If a full-scale urban battle ensues, substantial casualties among Gaza's population will be predictable. I recently saw a Chinese scholar with extensive knowledge of Israeli and Palestinian affairs comment in a WeChat group, saying that he would not be surprised if the Palestinian death toll in Gaza reaches 100,000.

The exact timing and nature of any ground offensive are yet to be seen. However, fundamentally, Israel aims to fight a brutal military encirclement, while Hamas seeks to wage a political war, attempting to leverage their sacrifices and those of the Palestinian population in Gaza to galvanize international pressure against Israel. Israel's military advancement and the targeting of more Hamas members and ordinary Palestinians do not necessarily lead to victory but could reach a critical point where it triggers a significant shift in the public opinion and political situation landscape. Israel must resist such a turn, and Hamas is determined to hold out until that moment. This is the real battleground in the Gaza ground conflict.

Furthermore, it's worth noting that due to changing demographics in the US, support for Israel is not as monolithic as it used to be. The only Palestinian-American representative, Rashida Tlaib, has publicly called for an end to US support for Israel and expressed condolences for "the Palestinian and Israeli lives lost yesterday, today and every day." While President Joe Biden has publicly supported Israel's right to self-defense, there have been reports that he advised Netanyahu that democracies are more secure when act according to "the rule of law." Additionally, Secretary of State Antony Blinken on Sunday tweeted that he "encouraged Turkey's advocacy for a cease-fire," which he later quietly deleted after receiving criticism from the Republican Party. Earlier, the US Office of Palestinian Affairs had tweeted shortly after the outbreak of the conflict, urging all sides to refrain from violence and retaliatory attacks, emphasizing that "terror and violence solve nothing."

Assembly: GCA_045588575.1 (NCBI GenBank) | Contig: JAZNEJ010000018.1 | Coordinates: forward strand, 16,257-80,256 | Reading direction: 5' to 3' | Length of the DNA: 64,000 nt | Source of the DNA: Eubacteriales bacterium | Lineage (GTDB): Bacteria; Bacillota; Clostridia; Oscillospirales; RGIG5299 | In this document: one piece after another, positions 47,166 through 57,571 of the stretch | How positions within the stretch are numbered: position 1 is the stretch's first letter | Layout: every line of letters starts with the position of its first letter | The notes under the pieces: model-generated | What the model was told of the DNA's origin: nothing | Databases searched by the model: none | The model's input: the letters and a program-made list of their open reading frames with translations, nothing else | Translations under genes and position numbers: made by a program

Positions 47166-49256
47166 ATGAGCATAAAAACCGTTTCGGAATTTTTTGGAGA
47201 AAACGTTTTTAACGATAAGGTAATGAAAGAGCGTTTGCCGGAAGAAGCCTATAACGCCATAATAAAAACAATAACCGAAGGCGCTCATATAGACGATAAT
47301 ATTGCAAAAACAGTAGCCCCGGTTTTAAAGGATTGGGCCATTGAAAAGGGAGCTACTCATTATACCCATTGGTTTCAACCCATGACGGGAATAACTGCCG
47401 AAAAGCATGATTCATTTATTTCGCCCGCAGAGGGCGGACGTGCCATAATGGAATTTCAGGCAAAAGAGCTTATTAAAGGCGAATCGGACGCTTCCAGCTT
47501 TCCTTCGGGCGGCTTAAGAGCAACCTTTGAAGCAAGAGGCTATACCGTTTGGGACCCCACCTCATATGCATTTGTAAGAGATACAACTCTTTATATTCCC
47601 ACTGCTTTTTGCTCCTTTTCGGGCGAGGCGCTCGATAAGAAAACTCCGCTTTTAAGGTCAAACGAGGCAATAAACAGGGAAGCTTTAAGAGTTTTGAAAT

As the conflict intensifies, the evolving international public opinion landscape deserves attention. The speed and intensity with which this new dynamic forms will determine whether Israel can truly "flatten" Gaza or if its campaign against Hamas becomes a new "unfinished project."

The author is a Chinese media professional. opinion@globaltimes.com.cn